Clipper blades last longer and work more efficiently if you keep them clean. Cleaning is also necessary to prevent spreading fungus (such as ringworm), germs or parasites (such as lice) during dog grooming. You should clean your clipper blades after each use. It doesn't take long, especially as you won't have to deal with a build-up of pet hair, dirt or rust on the clipper blades if you do clean the blades every time.
Brush off excess debris from the blades with an old toothbrush. Pour an antibacterial clipper blade wash into a shallow pan. There are many brands of these washes and you can find them easily at most places that sell pet grooming supplies.
Submerge the blades, still intact on the clipper, into the cleaning solution and turn the clipper on for few seconds. Turn it off and then on again. You should see some hair and dirt come out into the pan. Do not submerge any other part of the clipper except the blades.
Wipe the blades with a soft cloth. If you notice any remaining dirt, submerse the blades again in the cleaning fluid, with the clipper running.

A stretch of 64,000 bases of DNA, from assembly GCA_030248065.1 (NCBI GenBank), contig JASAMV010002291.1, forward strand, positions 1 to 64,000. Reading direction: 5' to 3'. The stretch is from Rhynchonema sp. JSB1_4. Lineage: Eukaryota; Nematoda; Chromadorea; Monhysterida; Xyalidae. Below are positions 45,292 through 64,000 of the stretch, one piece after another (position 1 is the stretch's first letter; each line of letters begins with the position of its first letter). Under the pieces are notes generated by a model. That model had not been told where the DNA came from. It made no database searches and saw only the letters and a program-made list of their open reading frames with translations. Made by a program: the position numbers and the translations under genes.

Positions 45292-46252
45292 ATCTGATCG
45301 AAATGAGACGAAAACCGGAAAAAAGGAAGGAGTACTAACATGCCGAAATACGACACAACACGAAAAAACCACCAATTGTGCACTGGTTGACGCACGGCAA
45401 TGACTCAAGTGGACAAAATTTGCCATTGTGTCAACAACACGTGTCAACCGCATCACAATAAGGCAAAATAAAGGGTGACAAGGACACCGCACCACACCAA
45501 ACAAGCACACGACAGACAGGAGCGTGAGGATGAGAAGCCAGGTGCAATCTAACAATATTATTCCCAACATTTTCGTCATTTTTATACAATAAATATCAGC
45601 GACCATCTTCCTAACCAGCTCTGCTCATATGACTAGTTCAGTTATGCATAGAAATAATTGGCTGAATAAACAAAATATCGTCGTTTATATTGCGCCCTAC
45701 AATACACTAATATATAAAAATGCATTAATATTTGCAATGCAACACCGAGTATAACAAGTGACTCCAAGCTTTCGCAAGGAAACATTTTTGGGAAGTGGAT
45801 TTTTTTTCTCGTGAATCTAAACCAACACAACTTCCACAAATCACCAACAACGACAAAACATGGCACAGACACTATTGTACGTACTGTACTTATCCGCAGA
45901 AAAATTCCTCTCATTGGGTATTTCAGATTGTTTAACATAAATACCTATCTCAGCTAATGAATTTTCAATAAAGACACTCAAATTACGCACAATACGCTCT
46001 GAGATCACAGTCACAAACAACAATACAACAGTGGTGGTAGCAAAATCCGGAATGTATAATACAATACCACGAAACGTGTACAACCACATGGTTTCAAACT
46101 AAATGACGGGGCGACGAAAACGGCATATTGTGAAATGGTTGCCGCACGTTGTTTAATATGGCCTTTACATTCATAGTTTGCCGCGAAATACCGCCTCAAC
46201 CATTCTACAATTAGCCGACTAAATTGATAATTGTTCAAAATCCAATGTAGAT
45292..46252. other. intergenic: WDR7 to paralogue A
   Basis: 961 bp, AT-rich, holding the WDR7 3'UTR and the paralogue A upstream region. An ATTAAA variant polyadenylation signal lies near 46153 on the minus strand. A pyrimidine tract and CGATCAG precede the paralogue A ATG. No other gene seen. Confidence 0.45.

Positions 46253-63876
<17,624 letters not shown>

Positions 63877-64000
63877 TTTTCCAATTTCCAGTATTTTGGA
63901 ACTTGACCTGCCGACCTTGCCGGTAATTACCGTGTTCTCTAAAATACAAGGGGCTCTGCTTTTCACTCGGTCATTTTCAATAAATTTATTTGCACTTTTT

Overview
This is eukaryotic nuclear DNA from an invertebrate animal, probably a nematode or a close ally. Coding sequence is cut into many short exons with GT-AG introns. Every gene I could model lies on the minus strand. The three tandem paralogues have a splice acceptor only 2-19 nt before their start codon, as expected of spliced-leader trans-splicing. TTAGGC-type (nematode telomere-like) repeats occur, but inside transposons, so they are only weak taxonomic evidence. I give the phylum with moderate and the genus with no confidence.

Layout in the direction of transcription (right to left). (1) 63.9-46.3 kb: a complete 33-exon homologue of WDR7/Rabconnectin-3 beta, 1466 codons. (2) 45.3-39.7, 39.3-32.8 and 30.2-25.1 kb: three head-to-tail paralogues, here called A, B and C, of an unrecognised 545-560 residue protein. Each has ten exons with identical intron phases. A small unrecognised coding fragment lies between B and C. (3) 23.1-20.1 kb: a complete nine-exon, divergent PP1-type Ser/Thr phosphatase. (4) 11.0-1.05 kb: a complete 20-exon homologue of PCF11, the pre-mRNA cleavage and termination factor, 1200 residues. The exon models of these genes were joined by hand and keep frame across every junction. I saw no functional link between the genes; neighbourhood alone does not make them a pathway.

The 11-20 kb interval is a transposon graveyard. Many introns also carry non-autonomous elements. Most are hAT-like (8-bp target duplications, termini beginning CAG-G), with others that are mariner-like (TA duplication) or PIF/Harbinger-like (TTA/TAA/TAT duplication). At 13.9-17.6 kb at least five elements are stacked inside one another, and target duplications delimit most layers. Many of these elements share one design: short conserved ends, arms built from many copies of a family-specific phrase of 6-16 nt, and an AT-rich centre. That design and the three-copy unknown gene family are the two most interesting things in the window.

Remove blades and wipe with a soft cloth, and then let them air dry on a towel or soft cloth before oiling. You should always oil the blades with clipper oil before returning the clipper to storage or using it.
- Always keep the blades pointed down while cleaning to avoid getting moisture in the clipper's motor.
- The manufacturer of your clippers may recommend a specific product for cleaning your clippers. Using other products may void the clipper's warranty. Always follow the manufacturer's advice for best results.
- Only use clipper blade oil on clippers and follow the manufacturer's instructions. This prevents rust, prolonging the life of the clipper. You can find clipper blade oil most places clippers are sold.